Go on a virtual stroll through century-old London, with this new interactive map produced by Expedia. Named “Historic London,” the app takes you through 14 notable sites throughout the British capital, from Buckingham Palace to a view of St. Paul’s Cathedral from Fleet Street. Archival images of the sites from the late 1800s and early 1900s are overlayed onto the streetview of today, so you can easily compare what has and hasn’t changed over the last 100 years.
Check out the interactive map for yourself below:
Land Lines, a new Chrome Experiment exploiting the satellite image data collated by Google Maps, allows anyone—cartographic aficionado or otherwise—to marvel at the contours of the world through gestures. Intelligently designed to detect dominant visual lines from a dataset of thousands of images, cut down from over 50,000 by using a combination of OpenCV Structured Forests and ImageJ’s Ridge Detection, users can simply "draw" or "drag" on a mobile browser or on a desktop to "create an infinite line of connected rivers, highways and coastlines."
In recent years, the agency has been responsible for creating new programs to help children, youth and adults be aware of the importance of caring for their urban landscape.
One of these programs is a TreesCount! which in 2015 gathered 2,300 volunteers to learn about the trees in their environment, what state they are in, what care they need, what their measurements are, and how they benefit the surrounding community, etc.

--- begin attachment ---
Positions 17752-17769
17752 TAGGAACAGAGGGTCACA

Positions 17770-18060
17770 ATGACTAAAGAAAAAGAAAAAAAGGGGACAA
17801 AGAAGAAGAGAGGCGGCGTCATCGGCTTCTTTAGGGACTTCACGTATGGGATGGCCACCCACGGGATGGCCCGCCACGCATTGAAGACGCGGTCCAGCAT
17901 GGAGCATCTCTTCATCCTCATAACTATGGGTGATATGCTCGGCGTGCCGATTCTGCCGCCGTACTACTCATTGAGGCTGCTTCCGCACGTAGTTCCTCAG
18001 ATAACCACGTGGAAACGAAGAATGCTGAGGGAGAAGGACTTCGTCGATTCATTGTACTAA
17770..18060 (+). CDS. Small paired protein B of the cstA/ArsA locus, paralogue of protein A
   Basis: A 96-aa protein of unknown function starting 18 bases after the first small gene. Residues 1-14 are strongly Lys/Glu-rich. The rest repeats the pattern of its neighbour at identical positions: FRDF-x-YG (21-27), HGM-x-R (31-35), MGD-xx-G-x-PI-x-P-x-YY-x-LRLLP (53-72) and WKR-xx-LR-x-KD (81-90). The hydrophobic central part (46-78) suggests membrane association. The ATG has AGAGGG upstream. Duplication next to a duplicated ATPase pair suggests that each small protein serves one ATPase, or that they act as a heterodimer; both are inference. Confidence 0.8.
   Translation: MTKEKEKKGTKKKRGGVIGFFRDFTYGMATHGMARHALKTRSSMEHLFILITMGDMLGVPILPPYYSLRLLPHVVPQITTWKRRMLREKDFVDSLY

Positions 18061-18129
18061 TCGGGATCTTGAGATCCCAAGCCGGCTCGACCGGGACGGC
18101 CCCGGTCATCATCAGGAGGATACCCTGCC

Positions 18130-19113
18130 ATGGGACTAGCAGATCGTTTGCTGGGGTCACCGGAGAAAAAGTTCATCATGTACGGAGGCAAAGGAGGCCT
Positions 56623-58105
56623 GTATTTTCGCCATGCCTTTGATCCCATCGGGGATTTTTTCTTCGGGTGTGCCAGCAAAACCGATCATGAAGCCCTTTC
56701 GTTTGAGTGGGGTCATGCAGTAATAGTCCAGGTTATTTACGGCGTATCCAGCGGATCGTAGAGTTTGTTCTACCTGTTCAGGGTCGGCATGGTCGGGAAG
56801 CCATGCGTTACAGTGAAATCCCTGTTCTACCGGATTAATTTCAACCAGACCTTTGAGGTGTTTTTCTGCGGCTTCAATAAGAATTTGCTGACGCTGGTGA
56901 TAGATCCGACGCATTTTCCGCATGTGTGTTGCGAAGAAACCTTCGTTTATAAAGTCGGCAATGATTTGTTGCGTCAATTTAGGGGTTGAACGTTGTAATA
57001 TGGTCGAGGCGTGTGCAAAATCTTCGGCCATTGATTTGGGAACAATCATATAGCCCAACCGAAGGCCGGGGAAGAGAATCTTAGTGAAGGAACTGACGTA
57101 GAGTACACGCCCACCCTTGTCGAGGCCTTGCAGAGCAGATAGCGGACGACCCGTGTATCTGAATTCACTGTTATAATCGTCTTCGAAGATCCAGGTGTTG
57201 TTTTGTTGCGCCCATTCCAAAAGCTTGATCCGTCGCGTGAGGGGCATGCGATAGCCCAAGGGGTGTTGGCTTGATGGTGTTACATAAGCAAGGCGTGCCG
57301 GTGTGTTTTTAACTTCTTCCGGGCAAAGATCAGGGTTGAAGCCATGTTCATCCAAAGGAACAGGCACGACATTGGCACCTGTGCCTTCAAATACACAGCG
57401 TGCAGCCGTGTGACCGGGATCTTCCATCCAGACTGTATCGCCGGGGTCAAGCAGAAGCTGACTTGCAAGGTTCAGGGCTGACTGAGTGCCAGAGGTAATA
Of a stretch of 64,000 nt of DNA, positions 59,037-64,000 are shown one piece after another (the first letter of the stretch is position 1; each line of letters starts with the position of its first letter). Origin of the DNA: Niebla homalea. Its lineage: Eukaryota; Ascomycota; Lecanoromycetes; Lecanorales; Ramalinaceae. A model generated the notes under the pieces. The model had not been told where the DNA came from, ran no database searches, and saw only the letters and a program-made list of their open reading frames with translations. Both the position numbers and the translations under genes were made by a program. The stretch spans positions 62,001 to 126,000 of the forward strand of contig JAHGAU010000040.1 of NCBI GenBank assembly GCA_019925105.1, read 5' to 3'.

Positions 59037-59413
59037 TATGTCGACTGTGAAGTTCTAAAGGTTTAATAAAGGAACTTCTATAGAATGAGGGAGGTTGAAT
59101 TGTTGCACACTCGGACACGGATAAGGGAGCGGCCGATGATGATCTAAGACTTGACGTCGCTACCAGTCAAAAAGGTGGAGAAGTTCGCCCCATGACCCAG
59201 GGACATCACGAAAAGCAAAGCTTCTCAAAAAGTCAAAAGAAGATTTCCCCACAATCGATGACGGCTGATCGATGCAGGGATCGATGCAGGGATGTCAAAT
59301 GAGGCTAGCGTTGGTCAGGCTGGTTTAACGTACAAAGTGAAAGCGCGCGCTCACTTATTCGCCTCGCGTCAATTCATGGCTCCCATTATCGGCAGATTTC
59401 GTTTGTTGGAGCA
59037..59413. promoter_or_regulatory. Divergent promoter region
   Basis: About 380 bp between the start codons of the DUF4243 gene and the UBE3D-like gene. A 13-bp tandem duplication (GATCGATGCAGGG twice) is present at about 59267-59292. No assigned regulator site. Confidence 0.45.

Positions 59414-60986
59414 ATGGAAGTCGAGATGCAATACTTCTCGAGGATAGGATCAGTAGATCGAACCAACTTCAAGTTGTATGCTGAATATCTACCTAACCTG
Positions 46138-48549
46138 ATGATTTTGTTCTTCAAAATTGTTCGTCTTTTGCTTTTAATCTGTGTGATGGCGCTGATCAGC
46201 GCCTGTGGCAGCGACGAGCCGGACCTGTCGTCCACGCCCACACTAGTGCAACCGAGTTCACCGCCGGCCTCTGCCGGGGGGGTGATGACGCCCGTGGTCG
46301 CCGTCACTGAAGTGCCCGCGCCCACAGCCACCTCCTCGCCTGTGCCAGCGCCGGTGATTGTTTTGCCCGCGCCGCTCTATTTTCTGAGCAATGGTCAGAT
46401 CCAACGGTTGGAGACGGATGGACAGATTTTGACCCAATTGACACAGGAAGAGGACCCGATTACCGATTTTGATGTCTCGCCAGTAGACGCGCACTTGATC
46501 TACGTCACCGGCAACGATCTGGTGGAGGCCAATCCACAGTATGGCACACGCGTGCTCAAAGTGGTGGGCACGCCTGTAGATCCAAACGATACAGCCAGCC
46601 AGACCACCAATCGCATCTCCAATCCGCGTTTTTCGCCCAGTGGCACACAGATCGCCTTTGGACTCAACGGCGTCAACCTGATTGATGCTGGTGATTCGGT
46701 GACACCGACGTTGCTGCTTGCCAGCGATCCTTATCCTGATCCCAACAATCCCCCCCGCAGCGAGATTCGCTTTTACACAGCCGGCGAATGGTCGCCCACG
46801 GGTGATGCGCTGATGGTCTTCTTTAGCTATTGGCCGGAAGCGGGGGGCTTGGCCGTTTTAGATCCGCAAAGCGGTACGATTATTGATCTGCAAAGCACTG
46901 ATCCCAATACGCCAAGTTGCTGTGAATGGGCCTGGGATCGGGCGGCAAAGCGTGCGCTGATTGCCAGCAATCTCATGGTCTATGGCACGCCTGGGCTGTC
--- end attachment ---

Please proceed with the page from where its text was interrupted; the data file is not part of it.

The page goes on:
For months, they walked the streets of the five boroughs together with a group of monitors who previously trained them to recognize what trees they were studying and their characteristics.
History and geography lovers rejoice! You can now see and even download incredible maps from the David Rumsey Map Collection database. The website contains more than 71 thousand maps and images that span the 16th to the 21st century and illustrate everything from the seven continents, to the entire world and even celestial bodies.
The maps and images serve as useful historical and artistic references, offering rare cartographic detail and insight into the visual organization of territories. The exceptionally high-resolution images can be filtered by place, author, and date of creation.
City Guide publisher Blue Crow Media and Deane Madsen, Associate Editor of Design at Architect Magazine, have collaborated to produce the Brutalist Washington Map, which features 40 examples of Brutalist architecture in Washington, D.C. This is Blue Crowe's fourth architectural guide map, following their Brutalist London Map, Art Deco London Map, and Constructivist Moscow Map. One can only expect further releases on the horizon.
This article, by David Neustein and Grace Mortlock of Otherothers, explores a key paradox of the 2016 Venice Biennale: the disconnect between the geography of the topics on show and the geography of the Venice Biennale itself. With maps created by their students at the University of Technology, Sydney, they suggest new ways to explore the Biennale with Aravena's theme in mind.